No Jihad Where There is Emotional Disturbance?
On the O’Reilly Factor yesterday, O’Reilly discussed how the liberal media continues to pound away at the “mental illness” angle in regards to Nidal Malik Hasan. Sally Quinn, of the Washington Post, joined him on the program and typically carried the torch for the Left on the issue.
While O’Reilly made the obvious case of Hasan being a jihadist, Quinn stumbled all over herself, emphasizing the “emotionally disturbed” angle and balking from associating Hasan with jihad. Alan Colmes did the same on O’Reilly the previous day, stressing how Hasan was disturbed and crazy and, of course, everything under the sun except a terrorist acting out of his Islamic faith. (Even though everything that came out of Hasan’s mouth was about jihad).
What I can’t get in all of this is where did we get this assumption that having emotional problems and being a jihadist are mutually exclusive?
Isn’t the whole issue that jihadists are jihadists precisely because they have emotional problems? Is there, for instance, a member of Hamas or Hezbollah, or of the Communist or Nazi Party for that matter, who has their head screwed on right? When a suicide bomber blows himself up in an Israeli café, does he do it because he doesn’t have emotional problems?
Anti-Semitism is, obviously, an emotional problem. Anti-Americanism is, obviously, an emotional problem — as sociologist Paul Hollander has profoundly documented in his scholarship.
These phenomena are depersonalized neuroses. If you want to cleanse the earth of Jews, for instance, and you work toward that goal, you are obviously a severely screwed up individual. If you consider female sexuality evil and, in allegiance to Islamic ideology, you force women into invisibility with burqas and you engage in honor killings and female genital mutilation and other monstrosities to stamp out female sexual identity, autonomy and self-determination, you are obviously a severely screwed up individual. You definitely have emotional problems. How does that take away the evil of your acts and beliefs? How does it cancel out the pernicious danger and the reality of your ideology?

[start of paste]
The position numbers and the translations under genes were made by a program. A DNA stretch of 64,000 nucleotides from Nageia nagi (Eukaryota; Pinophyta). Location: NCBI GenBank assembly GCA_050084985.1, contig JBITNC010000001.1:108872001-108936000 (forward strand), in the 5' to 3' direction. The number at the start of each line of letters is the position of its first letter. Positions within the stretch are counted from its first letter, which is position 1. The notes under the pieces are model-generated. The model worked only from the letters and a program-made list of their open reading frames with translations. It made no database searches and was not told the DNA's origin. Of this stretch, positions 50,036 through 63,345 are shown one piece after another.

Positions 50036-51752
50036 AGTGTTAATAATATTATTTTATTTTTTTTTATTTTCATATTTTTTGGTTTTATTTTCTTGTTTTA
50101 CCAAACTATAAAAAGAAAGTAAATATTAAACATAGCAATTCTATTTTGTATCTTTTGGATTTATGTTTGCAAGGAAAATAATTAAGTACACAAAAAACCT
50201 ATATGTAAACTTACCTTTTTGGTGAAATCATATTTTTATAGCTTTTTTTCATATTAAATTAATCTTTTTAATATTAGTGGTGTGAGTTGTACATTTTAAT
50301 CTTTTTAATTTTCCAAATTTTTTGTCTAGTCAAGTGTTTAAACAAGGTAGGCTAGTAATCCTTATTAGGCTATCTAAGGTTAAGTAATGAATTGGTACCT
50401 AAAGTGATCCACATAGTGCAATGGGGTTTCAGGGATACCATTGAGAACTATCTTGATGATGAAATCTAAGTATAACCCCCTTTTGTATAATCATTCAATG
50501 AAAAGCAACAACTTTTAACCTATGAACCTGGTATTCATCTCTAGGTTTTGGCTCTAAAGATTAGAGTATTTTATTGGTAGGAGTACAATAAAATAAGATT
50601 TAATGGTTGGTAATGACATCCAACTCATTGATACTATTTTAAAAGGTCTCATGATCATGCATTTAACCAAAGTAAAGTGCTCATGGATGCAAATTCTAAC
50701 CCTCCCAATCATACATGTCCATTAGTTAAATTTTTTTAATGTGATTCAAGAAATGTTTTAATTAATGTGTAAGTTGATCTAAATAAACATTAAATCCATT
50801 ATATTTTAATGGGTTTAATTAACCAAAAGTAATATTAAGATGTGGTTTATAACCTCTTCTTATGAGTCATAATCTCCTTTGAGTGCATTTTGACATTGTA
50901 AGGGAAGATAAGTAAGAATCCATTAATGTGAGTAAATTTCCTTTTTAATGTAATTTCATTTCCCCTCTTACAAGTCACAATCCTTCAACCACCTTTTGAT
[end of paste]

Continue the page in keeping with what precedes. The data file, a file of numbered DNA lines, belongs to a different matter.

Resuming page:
Hitler and Stalin were emotionally and psychologically screwed up. Does this fact make the threat they represented immaterial? Does it take the evil out of Communism and Nazism?
I wonder how many leftists and liberals think that George W. Bush was simultaneously emotionally disturbed and conservatively evil? Why do I have a feeling that their insistence on these things being mutually exclusive would disappear out the window in this case?
This all doesn’t make any sense of course and it is not meant to make any sense. It’s just another one of those tactics the liberal-Left employs to throw dust into the eyes in order to distract society from the existence of an evil adversary. Because their goal is for us to focus on the supposed evil of our society — which they hate and wish to destroy.
[To get the whole story on the nature of the jihadi threat and why the liberal Left forbids the naming of it, read Jamie Glazov’s new book, United in Hate: The Left’s Romance with Tyranny and Terror.]